Evelyn Sanguinetti. From the Gulf to the Great Lakes, from Denver to Knoxville, Bighead and Asian Silver carp have overtaken manmade lakes and large sections of rivers threatening the ecosystem and the multi-million dollar recreational and commercial fishing industry. Flooding along the Missouri and Mississippi Rivers caused ponds to overflow, allowing the carp to escape into rivers and reproduce in the wild.
Using harvest efforts, commercial fishers can reduce impacts of invasive species to provide value added products such as this potato crusted silverfin found in dining halls at University of Illinois. Photo courtesy of University of Illinois Dining Services. The MVP launch in provides a way to defray business costs for further development and marketing of Asian carp ventures with the goal of heightened control and management.
Megan Thompson Megan Thompson. Hungry students line up, swipe their ID cards and swarm the buffets. The carp have been slowly making their way up through the Mississippi watershed since they were first brought to the U.
On a bleak and biting December morning, a team of state-contracted commercial fishermen at Starved Rock Marina slipped into their waders, salted down their johnboats to protect against ice and launched onto the Illinois River. Armed with thousands of yards of netting, the fleet set course for a cove at Sheehan Island where they suspected a horde of silver and bighead carp, the most abundant and worrisome species of invasive Asian carp, were holed up for the winter. Within less than a half hour, the fishermen transformed the inlet, which is big enough to hold Millennium Park, into an enormous booby trap, layering netting from the shores to the mouth of the bay. Once they were finished, the stillness of the muted winter morning was broken by the fishermen collectively revving their motors, driving frenzied Asian carp into the nets.
These carp are native to China. They were originally imported into the southern United States in the s to provide an inexpensive, fast-growing addition to fresh fish markets. They also served to help keep aquaculture facilities clean.
For the past three years, John Jia has been getting dozens of calls every day asking about one of the most talked about products heading from the US to China. The US company started exporting frozen Asian carp and fish products to China. A processing factory is also being built in the Chinese port city of Tianjin to cater to its expansion.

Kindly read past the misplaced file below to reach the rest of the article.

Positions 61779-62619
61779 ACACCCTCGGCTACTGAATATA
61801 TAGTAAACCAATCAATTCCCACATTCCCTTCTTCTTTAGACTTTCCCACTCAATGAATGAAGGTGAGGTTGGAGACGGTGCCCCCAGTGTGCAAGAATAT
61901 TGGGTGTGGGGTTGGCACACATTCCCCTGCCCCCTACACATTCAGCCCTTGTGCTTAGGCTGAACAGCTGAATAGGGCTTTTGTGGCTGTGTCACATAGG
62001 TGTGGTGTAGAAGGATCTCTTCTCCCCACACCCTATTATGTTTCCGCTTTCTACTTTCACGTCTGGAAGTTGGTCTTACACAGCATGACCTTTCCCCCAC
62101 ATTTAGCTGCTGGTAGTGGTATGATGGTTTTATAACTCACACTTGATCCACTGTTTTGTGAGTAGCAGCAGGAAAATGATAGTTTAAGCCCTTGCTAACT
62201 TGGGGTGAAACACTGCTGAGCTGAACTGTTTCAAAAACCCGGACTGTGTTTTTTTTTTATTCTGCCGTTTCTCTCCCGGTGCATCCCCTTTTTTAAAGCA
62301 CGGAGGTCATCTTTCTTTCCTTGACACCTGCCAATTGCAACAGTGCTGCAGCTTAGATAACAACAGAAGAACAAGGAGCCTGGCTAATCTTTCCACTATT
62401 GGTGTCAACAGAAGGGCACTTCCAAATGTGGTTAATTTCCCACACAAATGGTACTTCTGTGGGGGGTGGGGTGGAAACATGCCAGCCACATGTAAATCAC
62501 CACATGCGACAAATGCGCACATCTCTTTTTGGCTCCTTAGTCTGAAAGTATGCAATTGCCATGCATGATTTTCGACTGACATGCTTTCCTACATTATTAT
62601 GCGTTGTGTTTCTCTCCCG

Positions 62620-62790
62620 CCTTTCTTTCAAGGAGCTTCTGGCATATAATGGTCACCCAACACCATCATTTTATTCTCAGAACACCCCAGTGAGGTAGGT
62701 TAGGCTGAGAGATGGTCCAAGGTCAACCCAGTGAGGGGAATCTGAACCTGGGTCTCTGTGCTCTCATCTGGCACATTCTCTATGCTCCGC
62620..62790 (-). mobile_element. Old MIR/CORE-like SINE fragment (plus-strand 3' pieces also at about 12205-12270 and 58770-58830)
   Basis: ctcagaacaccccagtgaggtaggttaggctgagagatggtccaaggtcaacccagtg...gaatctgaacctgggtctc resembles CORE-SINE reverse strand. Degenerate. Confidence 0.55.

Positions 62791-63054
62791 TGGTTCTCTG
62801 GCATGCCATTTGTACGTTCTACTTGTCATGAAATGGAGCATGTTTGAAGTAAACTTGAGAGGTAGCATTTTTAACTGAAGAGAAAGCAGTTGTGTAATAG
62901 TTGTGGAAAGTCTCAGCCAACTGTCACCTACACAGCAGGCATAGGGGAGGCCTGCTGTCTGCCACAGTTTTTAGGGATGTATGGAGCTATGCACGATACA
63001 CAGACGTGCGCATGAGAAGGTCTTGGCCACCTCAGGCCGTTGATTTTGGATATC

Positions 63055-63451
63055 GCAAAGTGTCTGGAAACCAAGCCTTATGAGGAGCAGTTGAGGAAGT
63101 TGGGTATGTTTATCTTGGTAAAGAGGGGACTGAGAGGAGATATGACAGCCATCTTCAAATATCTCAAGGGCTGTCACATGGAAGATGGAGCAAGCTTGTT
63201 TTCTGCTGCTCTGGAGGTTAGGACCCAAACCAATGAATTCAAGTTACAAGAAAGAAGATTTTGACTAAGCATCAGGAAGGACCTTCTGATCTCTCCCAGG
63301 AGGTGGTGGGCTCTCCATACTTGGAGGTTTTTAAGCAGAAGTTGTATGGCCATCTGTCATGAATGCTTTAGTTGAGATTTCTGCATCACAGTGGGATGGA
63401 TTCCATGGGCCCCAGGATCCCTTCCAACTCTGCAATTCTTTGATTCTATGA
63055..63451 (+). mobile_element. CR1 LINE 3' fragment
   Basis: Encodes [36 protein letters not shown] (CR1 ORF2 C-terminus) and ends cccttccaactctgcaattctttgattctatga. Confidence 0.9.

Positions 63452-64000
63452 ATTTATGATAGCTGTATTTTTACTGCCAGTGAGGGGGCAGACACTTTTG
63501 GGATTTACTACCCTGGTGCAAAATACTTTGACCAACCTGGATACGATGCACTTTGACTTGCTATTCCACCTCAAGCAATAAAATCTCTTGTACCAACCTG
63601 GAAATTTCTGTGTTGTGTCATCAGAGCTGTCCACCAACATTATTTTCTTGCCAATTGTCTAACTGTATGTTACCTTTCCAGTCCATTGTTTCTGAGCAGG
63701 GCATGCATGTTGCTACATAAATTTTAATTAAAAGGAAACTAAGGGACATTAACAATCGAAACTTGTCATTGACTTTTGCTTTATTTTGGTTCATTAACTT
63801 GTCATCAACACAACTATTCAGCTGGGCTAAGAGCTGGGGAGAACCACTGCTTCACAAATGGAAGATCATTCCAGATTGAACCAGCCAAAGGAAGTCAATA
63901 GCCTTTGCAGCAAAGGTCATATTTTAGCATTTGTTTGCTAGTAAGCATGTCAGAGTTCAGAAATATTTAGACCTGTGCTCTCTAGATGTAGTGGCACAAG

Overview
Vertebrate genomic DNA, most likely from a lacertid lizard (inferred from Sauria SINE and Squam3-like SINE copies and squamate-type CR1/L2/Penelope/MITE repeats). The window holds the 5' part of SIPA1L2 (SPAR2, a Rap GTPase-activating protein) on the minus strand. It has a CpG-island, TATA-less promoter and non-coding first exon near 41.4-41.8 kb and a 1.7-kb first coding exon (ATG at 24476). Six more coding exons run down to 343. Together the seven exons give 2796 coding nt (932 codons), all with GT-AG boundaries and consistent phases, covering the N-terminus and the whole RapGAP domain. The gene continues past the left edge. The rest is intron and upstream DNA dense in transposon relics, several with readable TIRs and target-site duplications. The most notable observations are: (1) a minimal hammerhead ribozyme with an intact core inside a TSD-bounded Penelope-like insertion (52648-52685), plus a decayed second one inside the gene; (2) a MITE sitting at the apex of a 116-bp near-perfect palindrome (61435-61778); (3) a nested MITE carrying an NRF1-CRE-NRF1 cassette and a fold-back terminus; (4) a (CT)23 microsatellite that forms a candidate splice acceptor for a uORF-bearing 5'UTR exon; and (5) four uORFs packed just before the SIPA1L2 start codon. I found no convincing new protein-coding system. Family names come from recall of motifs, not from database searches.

A 5-pound Asian carp was pulled out of the Rock Run Rookery on Monday, but the invasive species increasingly is harder to find in this area, state officials said at a demonstration event. About fish annually are pulled from the Dresden Pool area, he said. State officials touted their successes in curbing the Asian carp population amid the ongoing debate in Washington, D.
Through the Asian Carp Market Value Program MVPIllinois Department of Natural Resources offers grant funding for current Asian carp processors and product-makers to support development of new markets and sales opportunities for Asian carp products. MVP's intent is to assist the State of Illinois in meeting invasive species management goals by encouraging demand for Asian carp through business growth. Applicants also will be required to establish quantifiable goals to be achieved with grant funds, which will be a condition of grant disbursement.
Bow-fishing for jumping carp is fun, but the sheer volume of carp is crowding out native fish, so much in fact that in parts of the river 8 out of every 10 fish is an Asian carp. A fact which some Illinois officials believe could be an asset. Across the Mississippi Valley, fishermen and exporters are teaming up to develop the market for carp, and carp products.
December 10, On a bleak and biting December morning, a team of state-contracted commercial fishermen at Starved Rock Marina slipped into their waders, salted down their johnboats to protect against ice and launched onto the Illinois River. Armed with thousands of yards of netting, the fleet set course for a cove at Sheehan Island where they suspected a horde of silver and bighead carp, the most abundant and worrisome species of invasive Asian carp, were holed up for the winter.